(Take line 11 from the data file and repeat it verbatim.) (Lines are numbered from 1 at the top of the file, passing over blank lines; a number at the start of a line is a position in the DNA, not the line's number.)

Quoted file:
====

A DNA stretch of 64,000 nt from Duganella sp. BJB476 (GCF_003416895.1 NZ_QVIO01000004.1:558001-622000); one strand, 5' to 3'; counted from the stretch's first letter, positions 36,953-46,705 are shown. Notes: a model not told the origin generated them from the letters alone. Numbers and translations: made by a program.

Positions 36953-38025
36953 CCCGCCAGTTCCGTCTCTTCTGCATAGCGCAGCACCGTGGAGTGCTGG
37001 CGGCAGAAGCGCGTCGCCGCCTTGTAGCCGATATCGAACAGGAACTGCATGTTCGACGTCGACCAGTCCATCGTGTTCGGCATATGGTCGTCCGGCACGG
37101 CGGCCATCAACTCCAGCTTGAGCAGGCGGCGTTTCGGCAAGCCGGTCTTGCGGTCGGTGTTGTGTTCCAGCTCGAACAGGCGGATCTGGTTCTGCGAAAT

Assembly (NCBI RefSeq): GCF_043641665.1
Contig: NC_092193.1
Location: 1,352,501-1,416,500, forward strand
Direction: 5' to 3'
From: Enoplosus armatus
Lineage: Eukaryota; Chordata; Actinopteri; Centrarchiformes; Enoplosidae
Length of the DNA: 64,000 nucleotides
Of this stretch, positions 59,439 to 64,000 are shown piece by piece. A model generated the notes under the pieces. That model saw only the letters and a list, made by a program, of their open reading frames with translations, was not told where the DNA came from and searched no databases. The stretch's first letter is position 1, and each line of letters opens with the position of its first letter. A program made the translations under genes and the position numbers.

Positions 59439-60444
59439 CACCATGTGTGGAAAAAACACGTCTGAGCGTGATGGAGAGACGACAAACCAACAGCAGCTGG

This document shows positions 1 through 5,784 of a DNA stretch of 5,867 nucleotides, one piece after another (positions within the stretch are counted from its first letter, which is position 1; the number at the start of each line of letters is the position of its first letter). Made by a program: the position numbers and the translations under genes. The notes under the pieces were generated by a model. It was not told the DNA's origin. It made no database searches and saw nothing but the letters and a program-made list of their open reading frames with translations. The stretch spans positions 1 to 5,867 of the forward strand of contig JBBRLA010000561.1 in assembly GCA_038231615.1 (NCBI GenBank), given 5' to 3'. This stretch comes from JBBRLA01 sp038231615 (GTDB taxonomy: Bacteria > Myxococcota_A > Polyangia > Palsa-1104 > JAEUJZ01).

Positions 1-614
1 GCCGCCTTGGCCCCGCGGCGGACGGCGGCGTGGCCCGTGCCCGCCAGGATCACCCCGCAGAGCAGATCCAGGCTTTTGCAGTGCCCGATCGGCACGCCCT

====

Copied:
Lineage: Eukaryota; Chordata; Actinopteri; Centrarchiformes; Enoplosidae